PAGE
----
'Music City Shoe Shine Man' continues legacy of grandfather, an - WSMV News 4

'Music City Shoe Shine Man' continues legacy of grandfather, an Opry legend

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Carlos DeFord Bailey says he's carrying on the legacy of his grandfather. (WSMV) Carlos DeFord Bailey says he's carrying on the legacy of his grandfather. (WSMV)

One man has tasked himself with carrying on the legacy of a close relative, one who played a vital role in Nashville's formation as Music City.

"Sir, would you want a regular or spit shine?" asked Carlos DeFord Bailey, as a customer took his seat at the little parlor in the Woodmont Building.

Nashville was coming in to work Thursday morning. Before some headed up to a meeting, they came to see Bailey, the "Music City Shoe Shine Man."

"There's the first coat," said Bailey, starting to polish the customer's black shoes. "I know you're going to try this at home. Don't try it. You're going to burn your shoe. My grandfather taught me if you have a job you really love, you never work a hard day in your life. I've been doing it since I was a kid."

Growing up in that grandfather's shoe shine parlor, Bailey has the tools, the know-how to a perfect shine.

"He taught me to shine," Bailey said. "He started me with the brush. It's just like waxing a car."

"He made this shoeshine box when he was 14 years old," he continued, holding up an old wooden box. "I put all my polish in it. This box has to be now well over 100 years old."

That grandfather taught him to get the perfect shine always in seven minutes flat.

"I tell 'em, if it don't gloss, it don't cost," Bailey smiled. "If it don't shine, it don't cost a dime. Same shine as last time."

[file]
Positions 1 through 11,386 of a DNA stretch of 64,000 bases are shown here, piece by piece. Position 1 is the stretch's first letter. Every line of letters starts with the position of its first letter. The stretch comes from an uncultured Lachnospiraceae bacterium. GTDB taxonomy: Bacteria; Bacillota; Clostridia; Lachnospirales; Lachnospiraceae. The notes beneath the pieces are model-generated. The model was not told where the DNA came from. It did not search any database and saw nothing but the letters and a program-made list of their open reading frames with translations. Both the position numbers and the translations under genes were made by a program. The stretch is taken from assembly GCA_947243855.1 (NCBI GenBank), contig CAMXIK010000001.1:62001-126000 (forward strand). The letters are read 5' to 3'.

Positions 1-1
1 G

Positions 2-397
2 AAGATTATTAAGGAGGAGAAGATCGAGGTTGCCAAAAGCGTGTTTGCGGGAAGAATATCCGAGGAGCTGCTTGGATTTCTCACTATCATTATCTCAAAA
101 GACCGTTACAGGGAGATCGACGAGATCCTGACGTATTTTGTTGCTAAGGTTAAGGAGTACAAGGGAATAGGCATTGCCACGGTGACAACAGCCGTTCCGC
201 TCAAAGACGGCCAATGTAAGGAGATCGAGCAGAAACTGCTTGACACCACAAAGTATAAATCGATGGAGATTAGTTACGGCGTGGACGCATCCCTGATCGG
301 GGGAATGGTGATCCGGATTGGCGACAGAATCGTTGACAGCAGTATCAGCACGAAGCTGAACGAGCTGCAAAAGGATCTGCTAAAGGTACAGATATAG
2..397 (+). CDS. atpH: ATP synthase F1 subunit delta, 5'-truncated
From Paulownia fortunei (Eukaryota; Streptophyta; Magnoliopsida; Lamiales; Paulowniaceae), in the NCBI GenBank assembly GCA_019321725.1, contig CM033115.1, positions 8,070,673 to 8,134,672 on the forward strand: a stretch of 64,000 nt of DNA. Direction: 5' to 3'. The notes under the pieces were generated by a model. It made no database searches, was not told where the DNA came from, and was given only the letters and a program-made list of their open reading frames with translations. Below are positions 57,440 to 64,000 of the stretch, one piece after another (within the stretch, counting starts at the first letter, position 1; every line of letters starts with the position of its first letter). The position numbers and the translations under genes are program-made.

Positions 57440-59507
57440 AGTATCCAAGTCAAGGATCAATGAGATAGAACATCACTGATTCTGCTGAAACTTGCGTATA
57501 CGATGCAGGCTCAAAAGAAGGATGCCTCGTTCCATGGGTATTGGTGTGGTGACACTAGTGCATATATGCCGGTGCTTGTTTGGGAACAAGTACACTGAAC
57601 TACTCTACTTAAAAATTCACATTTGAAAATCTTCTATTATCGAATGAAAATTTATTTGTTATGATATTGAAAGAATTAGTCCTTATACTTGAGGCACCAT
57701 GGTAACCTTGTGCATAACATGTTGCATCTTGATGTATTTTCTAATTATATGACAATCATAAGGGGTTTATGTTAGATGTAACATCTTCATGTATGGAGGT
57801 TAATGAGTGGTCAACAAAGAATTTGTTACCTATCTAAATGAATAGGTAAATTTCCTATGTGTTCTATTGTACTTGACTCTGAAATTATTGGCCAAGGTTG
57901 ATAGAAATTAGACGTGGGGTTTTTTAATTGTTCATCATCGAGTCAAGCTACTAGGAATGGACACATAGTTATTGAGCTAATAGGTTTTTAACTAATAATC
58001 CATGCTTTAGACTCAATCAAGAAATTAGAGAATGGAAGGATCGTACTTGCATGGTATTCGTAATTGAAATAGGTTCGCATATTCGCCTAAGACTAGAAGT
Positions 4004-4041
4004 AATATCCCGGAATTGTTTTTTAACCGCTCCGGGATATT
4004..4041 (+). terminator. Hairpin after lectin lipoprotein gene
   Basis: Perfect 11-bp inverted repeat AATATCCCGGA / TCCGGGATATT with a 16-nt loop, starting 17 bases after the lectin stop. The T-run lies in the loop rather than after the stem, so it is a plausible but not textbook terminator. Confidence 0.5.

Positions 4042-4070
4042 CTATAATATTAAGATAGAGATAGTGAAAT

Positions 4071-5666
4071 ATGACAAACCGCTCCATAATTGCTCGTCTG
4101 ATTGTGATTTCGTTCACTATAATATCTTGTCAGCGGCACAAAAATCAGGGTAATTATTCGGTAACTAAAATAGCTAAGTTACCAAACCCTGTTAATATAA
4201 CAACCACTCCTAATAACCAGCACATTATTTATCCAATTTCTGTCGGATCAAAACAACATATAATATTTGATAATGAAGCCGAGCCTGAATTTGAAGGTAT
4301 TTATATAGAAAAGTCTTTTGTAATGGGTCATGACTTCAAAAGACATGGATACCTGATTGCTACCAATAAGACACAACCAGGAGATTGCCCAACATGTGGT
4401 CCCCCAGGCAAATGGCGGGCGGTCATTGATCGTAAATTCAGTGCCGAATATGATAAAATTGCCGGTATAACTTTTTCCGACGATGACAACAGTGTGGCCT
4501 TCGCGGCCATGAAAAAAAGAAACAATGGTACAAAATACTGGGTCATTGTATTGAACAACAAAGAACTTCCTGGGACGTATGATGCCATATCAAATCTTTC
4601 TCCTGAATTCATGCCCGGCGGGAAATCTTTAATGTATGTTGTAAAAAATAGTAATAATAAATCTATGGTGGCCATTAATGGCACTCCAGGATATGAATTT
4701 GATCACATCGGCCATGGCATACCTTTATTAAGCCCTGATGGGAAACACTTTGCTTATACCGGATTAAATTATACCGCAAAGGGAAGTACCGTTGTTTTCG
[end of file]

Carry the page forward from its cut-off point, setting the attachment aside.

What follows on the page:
Not everyone who steps up to his chair knows just who is Bailey's grandfather.

"He played harmonica and banjo, he was known as the harmonica wizard," he said.

DeFord Bailey was born in 1899 in the Bellwood community of Smith County.

"Rather than giving him a pacifier when he was crying, they gave him a harmonica," Bailey said. "He had polio. They said he would never walk. He proved them wrong."

Mimicking the sound of an L&N Railroad train that passed his Smith County home on harmonica, DeFord Bailey brought his sound to WSM Radio, the first performer to be introduced on the Grand Ole Opry.

Hitting the road, Bailey said life wasn't easy for his grandfather, being a black performer in the 20s and 30s.

"I think that was back when they called it the 'Jim Crow days,'" Bailey said. "He endured a lot. He wasn't able to go in the front door with the musicians. Couldn't eat with them."

Bailey said fellow musicians sometimes came up with a solution.

"They had a suitcase big enough for my grandfather to fit in," he laughed. "They would sneak him up to the hotel rooms."

Bailey said he's playing historian, doing his best to do his grandfather's legacy proud.

"I shine by day and sing by night," he said, gearing up for a gig at Alley Taps on Printers Alley. "I think it's very important to let them know who he was, what he was about and even what he endured. He stood tall."

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